Given the work I do it’s not surprising I find myself hearing stories of people struggling with not feeling good enough.  I continually hear, " I feel like such a failure."  My privileged position of power in the room can lead individuals to perceive I experience no such struggle mistakenly. 


I, however, like everyone else live in a culture of comparison where the phenomenon of personal failure has grown exponentially over recent decades. The sense of being a failure is available to everyone and never before has it been so willingly dispensed. 


What’s going on? Why is this happening?  If you turn to French historian Michel Foucault research on systems of thought, you can find an answer. Foucault drew attention to the development of modern versions of power that exist outside of traditional operations of power.  He describes it as, "a power that recruits people's active participation in the fashioning of their own lives, their relationships, and their identities, according to the constructed norms of culture- we are both a consequence of this power and a vehicle for it."


This kind of power actively encourages us to participate in the judgment of our own and others lives according to socially constructed norms. We become active participants in policing our ability to maintain these norms. With advancements in technology and our ever-present opportunities to measure up, our lives have become dominated by judgment, and it's helpful companion comparison.  


What I find both upsetting and hopeful in Foucault's work is his notion,  "the success of this modern power is the ability to enlist people to remain disciplined at shaping their identities according to these norms."  What I mean by hopeful is best explained by the work of Michael White and Narrative Therapy.  White believes,  “our personal failures can be acknowledged as sites of opposition or refusal to be enlisted into what others dictate as socially acceptable norms."  Embracing this view gives us a direction we can move; a future away from failure toward agency.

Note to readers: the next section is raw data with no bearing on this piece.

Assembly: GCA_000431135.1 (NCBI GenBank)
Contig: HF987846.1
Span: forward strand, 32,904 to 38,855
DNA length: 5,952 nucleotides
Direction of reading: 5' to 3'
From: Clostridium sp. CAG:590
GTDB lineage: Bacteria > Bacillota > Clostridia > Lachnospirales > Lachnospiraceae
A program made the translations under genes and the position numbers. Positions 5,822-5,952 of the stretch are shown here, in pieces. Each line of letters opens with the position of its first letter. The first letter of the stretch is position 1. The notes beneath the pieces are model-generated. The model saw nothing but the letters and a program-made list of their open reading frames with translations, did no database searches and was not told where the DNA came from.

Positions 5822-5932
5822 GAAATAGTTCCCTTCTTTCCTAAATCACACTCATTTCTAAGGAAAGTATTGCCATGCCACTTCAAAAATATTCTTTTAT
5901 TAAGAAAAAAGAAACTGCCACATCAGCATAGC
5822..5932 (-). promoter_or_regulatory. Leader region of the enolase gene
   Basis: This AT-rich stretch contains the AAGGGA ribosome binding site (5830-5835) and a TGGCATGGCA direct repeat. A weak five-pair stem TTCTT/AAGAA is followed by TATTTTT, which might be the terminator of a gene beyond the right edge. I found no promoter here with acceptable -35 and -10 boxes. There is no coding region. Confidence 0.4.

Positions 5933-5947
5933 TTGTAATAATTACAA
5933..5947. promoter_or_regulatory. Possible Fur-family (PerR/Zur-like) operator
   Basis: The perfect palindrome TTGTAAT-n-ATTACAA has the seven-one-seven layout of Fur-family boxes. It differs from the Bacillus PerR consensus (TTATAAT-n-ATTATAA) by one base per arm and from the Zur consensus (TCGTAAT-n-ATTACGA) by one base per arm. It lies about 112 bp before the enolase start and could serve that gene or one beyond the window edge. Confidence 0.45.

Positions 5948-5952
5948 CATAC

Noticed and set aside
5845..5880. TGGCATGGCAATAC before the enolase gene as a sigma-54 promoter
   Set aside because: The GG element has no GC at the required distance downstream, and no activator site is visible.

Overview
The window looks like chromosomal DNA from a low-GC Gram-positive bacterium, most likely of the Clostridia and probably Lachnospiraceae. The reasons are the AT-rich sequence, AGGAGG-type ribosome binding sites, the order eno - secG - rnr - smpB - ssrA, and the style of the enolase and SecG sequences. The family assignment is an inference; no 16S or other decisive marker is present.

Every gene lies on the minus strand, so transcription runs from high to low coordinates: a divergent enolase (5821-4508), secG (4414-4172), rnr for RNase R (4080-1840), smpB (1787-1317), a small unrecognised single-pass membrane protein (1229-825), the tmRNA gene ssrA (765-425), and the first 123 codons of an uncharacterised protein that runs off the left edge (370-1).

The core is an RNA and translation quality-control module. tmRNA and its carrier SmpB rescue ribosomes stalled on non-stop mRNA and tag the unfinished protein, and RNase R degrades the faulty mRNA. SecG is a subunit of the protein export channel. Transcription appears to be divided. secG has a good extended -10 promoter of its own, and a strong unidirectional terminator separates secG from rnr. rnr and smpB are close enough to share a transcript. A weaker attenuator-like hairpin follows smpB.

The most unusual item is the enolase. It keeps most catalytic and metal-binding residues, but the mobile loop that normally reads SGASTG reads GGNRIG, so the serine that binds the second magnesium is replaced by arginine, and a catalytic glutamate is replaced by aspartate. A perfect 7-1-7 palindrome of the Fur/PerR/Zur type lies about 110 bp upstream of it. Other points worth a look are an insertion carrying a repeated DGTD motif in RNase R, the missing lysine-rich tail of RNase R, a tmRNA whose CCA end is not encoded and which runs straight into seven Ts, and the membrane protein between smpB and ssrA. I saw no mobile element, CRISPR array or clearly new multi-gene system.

When someone comes to me with a story of failure, I think of Michael’s words and listen for an alternative narrative. What I have found is that along with the inability to measure up we often uncover a story of someone fighting for what they stand for and a resistance to taking on someone else’s version of who they ought to be.  We stay right there and build that story, enrich that narrative.


Woman’s bodies continue to be a site for massive comparison by dominant norms. Comparison runs rampant, and our ability to measure up is a daily struggle. Finding those acts of resistance and building upon them is essential to regaining ones preferred voice.  Sadly, given the world we live in, looking for those acts has to become a daily practice. 


Recruitment into comparison and measuring up will never go away, but we can continually determine our preferred voice, look for our acts of resistance and work toward thickening our preferred story.  When we have the chance to stand in a place of strength and power, it becomes easier (not easy) to see what action we want to take in our lives.  For this reason, when I’m in struggle and find myself recruited into comparison with regards to my body or anything else for that matter I remind myself,



The struggle isn’t 

about NOT having 

a bad body image day,

week, month, or more…

It is about HOW we respond

to feeling 

uncomfortable in 

our skin 

and with what we 

see in the mirror.


Given the world we live in, we will continually be vulnerable to comparison. We will continue to have days where we wake up and struggle with our body image or any other image of ourselves. But we can and must notice when we are being recruited into another's voice and step back and re-remember who we are and want to be and respond to the injustice of these voices in the manner we see fit.